Help with regex search-and-replace (Perl to Python)

Steve Holden steve at holdenweb.com
Sun Feb 7 14:37:07 CET 2010


Tim Chase wrote:
> Schif Schaf wrote:
>> On Feb 7, 12:19 am, "Alf P. Steinbach" <al... at start.no> wrote:
>>> I haven't used regexps in Python before, but what I did was (1) look
>>> in the
>>> documentation,
> [snip]
>>> <code>
>>> import re
>>>
>>> text = (
>>>      "Lorem [ipsum] dolor sit amet, consectetur",
>>>      "adipisicing elit, sed do eiusmod tempor",
>>>      "incididunt ut [labore] et [dolore] magna aliqua."
>>>      )
>>>
>>> withbracks = re.compile( r'\[(.+?)\]' )
>>> for line in text:
>>>      print( re.sub( withbracks, r'{\1}', line) )
>>> </code>
>>
>> Seems like there's magic happening here. There's the `withbracks`
>> regex that applies itself to `line`. But then when `re.sub()` does the
>> replacement operation, it appears to consult the `withbracks` regex on
>> the most recent match it just had.
> 
> I suspect Alf's rustiness with regexps caused him to miss the simpler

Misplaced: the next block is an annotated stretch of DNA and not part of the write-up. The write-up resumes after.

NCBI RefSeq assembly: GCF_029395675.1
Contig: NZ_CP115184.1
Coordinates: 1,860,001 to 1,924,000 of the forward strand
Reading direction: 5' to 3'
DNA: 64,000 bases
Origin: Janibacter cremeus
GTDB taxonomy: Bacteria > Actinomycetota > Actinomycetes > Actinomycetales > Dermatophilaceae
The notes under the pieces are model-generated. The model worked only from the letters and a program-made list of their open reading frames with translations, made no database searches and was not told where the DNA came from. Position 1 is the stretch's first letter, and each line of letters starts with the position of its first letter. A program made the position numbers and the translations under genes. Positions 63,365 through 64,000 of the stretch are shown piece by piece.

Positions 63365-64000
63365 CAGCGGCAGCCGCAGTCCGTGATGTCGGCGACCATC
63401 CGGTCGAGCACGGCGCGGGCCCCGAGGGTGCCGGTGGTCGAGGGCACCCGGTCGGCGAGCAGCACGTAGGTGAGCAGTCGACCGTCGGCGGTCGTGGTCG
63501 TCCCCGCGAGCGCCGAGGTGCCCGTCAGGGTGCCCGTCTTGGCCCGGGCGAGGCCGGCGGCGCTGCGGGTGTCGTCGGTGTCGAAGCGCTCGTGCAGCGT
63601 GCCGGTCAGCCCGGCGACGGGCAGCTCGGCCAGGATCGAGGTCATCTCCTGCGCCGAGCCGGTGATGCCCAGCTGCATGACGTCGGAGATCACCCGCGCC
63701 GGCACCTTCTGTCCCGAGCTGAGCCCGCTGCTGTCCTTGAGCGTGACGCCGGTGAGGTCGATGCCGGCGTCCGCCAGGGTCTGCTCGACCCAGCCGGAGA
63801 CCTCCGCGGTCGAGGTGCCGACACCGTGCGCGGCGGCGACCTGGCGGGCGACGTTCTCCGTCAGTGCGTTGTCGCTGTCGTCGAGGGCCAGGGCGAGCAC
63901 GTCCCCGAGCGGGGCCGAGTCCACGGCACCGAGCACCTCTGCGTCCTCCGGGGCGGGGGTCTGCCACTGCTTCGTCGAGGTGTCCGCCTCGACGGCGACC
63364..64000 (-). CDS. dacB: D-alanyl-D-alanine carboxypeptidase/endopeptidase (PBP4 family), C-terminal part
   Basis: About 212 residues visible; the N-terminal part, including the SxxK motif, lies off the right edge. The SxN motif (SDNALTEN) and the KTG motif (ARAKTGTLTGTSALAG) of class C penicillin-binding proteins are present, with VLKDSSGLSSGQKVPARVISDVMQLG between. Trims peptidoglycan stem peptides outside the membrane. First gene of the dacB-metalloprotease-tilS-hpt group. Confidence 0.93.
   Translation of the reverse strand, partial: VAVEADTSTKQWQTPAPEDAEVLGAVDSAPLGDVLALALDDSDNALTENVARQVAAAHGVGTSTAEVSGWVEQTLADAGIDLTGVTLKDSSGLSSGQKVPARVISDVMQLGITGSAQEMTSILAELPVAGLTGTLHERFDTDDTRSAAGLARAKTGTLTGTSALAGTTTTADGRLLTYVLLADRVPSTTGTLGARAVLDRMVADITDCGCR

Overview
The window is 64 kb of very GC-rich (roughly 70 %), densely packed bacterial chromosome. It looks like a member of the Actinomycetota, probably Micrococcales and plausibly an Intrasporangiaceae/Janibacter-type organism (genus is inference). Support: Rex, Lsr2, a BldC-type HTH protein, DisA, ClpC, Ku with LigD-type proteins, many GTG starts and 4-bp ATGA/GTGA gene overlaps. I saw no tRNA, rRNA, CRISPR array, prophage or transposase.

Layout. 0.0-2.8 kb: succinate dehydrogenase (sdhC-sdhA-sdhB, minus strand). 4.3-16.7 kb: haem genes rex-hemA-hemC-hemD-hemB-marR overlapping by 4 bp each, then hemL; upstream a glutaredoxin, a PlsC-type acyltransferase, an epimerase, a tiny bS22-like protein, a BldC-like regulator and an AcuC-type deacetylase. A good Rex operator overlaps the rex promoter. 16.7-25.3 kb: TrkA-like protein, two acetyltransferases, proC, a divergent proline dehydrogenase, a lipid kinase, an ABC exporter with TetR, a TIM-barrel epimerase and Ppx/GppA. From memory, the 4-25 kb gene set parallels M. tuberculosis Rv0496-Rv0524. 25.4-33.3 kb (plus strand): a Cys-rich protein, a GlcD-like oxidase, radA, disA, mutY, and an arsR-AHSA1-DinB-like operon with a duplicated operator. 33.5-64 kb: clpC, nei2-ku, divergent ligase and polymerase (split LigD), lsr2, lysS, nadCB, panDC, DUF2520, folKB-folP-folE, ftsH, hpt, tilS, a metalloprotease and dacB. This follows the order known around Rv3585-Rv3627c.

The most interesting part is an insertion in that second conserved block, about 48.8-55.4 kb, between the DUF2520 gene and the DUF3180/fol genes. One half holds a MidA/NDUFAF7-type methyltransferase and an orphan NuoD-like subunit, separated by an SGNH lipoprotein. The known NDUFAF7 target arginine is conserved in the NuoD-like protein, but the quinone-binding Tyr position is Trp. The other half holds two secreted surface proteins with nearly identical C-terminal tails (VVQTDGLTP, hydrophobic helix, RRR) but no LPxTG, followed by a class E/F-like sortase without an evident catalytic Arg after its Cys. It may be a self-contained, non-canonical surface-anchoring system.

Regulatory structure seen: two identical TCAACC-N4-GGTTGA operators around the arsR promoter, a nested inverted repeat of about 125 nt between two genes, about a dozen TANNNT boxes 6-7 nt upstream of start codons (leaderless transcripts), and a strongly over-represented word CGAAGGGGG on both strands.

> rendition of
> 
>   print withbacks.sub(r'{\1}', line)
> 
> And to answer those who are reaching for other non-regex (whether string
> translations or .replace(), or pyparsing) solutions, it depends on what
> you want to happen in pathological cases like
> 
>   s = """Dangling closing]
>      with properly [[nested]] and
>      complex [properly [nested] text]
>      and [improperly [nested] text
>      and with some text [straddling
>      lines] and with
>      dangling opening [brackets
>      """
> where you'll begin to see the differences.
> 
Really? Under what circumstances does a simple one-for-one character
replacement operation fail?

regards
 Steve
-- 
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